The dagger that was used in the attempted murder of Bran Stark back in the first season shows up as an illustration in one of the restricted books Sam and Gilly look through. Interesting! I didn’t remember it, but here’s some stuff about it: it’s Valyrian steel, it was owned by Littlefinger, I can’t tell if it’s the same one he uses to betray Ned Stark in the first season, but it’s supposed to be in the book. I wonder what its future holds!
Sure enough, as I predicted in my preview, Jorah Mormont is in Oldtown and he’s already met Sam. Although Jorah is NOT looking good.
Eastwatch. Sounds like that’s where it’s going down. It’s the fort on the wall where the wildlings will be posted, plus one can surmise the Brotherhood will head there.
Bong Joon Ho’s latest is perhaps most similar to his 2006 picture The Host: it’s a genre-bending, CGI-heavy creature feature. But the similarities end there. In an attempt to rejuvenate her shady multinational agribusiness’ moribund image, CEO Lucy Mirando (Tilda Swinton) launches a heavily stage-managed contest in which 10 enormous “superpigs” are distributed to local farmers across the globe. Ten years later, South Korean entrant Okja is the clear winner – but Mijo (An Seo Hyun), the granddaughter of the local farmer in charge of the pig, isn’t willing to let her go just yet.
The script veers from pastoral contentedness to slapstick to full-tilt effects-heavy action, but at heart this is a grand social satire in the tradition of Network, Dr. Strangelove or The Bonfire of the Vanities. Bong tries to get a few jabs in at the animal activists led by Jay (Paul Dano), and asshole celebrities get a punching bag in the figure of Johnny Wilcox (Jake Gyllenhaal), but the largest target by far is the Mirando Corporation and its attempts to gussy up its cold-blooded greed via the sundry tools of modern PR. The comedy is broad and occasionally falls flat: some scenes feel like failed improv. And the social satire isn’t the most ingenious ever put on screen. But the action is first-rate, and – crucially – the creature is exceptionally well executed; so much so that the scenes between Mijo and Okja are completely believable, and form the healthy emotional heart of a wide-ranging, ambitious, and risk-taking film.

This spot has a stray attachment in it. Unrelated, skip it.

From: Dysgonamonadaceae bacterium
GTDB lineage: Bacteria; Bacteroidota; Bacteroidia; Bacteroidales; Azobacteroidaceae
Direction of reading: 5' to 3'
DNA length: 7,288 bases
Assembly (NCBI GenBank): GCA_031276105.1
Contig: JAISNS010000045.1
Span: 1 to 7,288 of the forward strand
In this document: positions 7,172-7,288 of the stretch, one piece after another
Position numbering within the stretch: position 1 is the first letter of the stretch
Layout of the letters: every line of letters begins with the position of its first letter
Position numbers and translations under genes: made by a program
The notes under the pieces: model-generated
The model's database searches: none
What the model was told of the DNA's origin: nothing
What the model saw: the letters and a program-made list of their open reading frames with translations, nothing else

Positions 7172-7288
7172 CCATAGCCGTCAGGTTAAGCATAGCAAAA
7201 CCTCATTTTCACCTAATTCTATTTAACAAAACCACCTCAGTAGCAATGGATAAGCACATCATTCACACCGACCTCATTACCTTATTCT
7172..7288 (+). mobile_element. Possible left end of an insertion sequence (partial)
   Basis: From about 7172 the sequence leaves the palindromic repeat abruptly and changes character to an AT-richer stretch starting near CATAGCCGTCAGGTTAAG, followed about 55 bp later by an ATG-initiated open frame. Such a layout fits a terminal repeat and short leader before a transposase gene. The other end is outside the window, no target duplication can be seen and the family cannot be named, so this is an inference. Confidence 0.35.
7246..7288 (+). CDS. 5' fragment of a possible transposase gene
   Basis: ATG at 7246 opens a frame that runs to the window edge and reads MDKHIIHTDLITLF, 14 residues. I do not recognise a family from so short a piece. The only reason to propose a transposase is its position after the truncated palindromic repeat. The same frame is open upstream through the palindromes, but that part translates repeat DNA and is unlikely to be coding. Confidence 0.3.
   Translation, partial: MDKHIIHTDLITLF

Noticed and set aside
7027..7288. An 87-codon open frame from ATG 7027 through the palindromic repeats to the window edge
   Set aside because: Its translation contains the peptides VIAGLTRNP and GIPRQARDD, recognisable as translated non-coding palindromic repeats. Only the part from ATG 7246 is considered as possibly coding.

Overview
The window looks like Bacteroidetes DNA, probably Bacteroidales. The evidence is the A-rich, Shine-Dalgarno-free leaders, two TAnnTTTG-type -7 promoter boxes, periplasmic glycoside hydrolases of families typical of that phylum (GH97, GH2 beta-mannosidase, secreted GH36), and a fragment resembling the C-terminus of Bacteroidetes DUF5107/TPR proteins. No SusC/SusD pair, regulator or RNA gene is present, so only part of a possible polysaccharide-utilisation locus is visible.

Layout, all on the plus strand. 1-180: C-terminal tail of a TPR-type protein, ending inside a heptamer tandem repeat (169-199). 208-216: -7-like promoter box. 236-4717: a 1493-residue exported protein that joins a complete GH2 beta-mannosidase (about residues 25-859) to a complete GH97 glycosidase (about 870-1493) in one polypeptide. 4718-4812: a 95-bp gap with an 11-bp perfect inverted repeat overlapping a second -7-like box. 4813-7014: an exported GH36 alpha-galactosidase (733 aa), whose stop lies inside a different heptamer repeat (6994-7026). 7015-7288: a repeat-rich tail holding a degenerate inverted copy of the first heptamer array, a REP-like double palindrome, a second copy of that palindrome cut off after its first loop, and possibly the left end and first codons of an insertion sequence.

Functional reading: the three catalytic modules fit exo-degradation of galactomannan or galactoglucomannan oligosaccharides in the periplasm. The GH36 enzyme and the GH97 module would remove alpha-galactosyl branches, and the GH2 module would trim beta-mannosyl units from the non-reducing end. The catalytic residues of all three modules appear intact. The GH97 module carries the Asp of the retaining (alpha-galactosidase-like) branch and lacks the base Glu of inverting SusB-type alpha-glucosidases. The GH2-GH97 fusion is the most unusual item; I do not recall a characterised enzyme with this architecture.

An action-musical-romance this time instead of an action-comedy, Edgar Wright’s first solo writing credit is a fun, hyperactive pastiche that falls down in the romancy bits but excels almost everywhere else. Music-obsessed driving savant Baby (Angel Elgort) lends his virtuoso wheelman talents to a series of increasingly dangerous heists planned by Doc (Kevin Spacey), to whom he owes money. After Baby meets Debora (Lily James), the proverbial waitress with the heart of gold, he wants to get out – but crime keeps pulling him back in.